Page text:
As the condition often fluctuates over time, the mildly affected patient may be able to use medication intermittently. Continuous treatment should be reserved for more severely affected individuals. Generally, idiopathic restless legs syndrome does not resolve.
Low-dose dopamine agonists are largely replacing levodopa as first-line treatment for restless legs syndrome because of ease of management and better efficacy. Cabergoline has the advantage of a very long half-life and had superior efficacy to levodopa in the first large randomised controlled trial comparing two dopaminergic therapies in restless legs syndrome.5O f the newer non-ergot derived dopamine agonists, ropinirole has been the most extensively studied6, followed by pramipexole.7If there are significant daytime symptoms, patients may need multiple doses or long-acting preparations. As a general rule, doses should start low and be increased gradually to avoid adverse effects. It is important to keep doses low as there is no extra benefit from the higher doses used in Parkinson's disease, and because of the risk of augmentation with higher doses.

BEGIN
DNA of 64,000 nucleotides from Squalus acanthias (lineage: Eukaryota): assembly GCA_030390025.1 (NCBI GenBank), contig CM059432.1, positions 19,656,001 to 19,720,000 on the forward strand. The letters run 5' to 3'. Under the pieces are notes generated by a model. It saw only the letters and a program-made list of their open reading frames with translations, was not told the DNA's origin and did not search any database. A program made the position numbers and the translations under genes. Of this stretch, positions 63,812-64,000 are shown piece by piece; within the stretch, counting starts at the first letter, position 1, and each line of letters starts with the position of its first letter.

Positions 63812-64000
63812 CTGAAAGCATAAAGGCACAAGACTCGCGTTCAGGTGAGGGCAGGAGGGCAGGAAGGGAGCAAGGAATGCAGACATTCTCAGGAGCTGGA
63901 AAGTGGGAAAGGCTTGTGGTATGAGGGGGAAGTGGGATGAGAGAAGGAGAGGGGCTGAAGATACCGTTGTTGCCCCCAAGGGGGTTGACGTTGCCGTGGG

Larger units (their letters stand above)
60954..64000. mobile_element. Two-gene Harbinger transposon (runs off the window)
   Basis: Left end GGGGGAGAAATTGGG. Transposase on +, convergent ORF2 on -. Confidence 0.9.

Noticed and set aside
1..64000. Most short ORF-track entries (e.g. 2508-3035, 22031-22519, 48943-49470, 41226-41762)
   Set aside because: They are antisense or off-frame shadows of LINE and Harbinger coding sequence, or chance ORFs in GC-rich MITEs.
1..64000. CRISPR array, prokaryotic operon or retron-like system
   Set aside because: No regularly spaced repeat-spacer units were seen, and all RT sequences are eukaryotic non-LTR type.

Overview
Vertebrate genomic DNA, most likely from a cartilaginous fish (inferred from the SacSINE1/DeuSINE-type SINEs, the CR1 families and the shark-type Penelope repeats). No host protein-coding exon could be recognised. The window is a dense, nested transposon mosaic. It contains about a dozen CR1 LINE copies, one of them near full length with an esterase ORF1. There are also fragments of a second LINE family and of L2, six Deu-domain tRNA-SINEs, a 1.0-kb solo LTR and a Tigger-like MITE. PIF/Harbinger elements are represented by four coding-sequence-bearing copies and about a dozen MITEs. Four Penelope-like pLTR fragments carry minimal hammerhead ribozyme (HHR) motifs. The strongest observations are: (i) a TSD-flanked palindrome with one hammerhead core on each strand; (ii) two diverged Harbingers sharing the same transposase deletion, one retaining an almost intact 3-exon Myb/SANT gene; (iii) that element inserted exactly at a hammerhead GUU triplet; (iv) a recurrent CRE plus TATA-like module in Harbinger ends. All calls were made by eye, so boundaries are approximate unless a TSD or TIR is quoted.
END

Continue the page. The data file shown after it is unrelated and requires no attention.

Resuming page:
Several problems may be encountered usually within 3-4 months of starting a dopaminergic drug. The phenomenon of augmentation complicates treatment in up to 80% of patients, as early as 3-4 weeks into treatment. In augmentation, the symptoms are shifted to an earlier time in the day, may be more severe and more easily provoked and may spread to previously uninvolved limbs. Pain and sleeplessness cause severe anxiety and so augmentation is important to recognise. Raising the dose aggravates augmentation, but it resolves on withdrawal of the drug. Risk factors for augmentation are taking the dose well before symptom onset, and doses of levodopa above 200 mg per day. It is primarily a problem with levodopa, but has also been reported with pergolide. So far, it seems that augmentation is less of a problem with cabergoline and non-ergot dopamine agonists. If augmentation occurs, it is best to switch to or between dopamine agonists, or temporarily use opioids while the dose of the dopaminergic drug is lowered.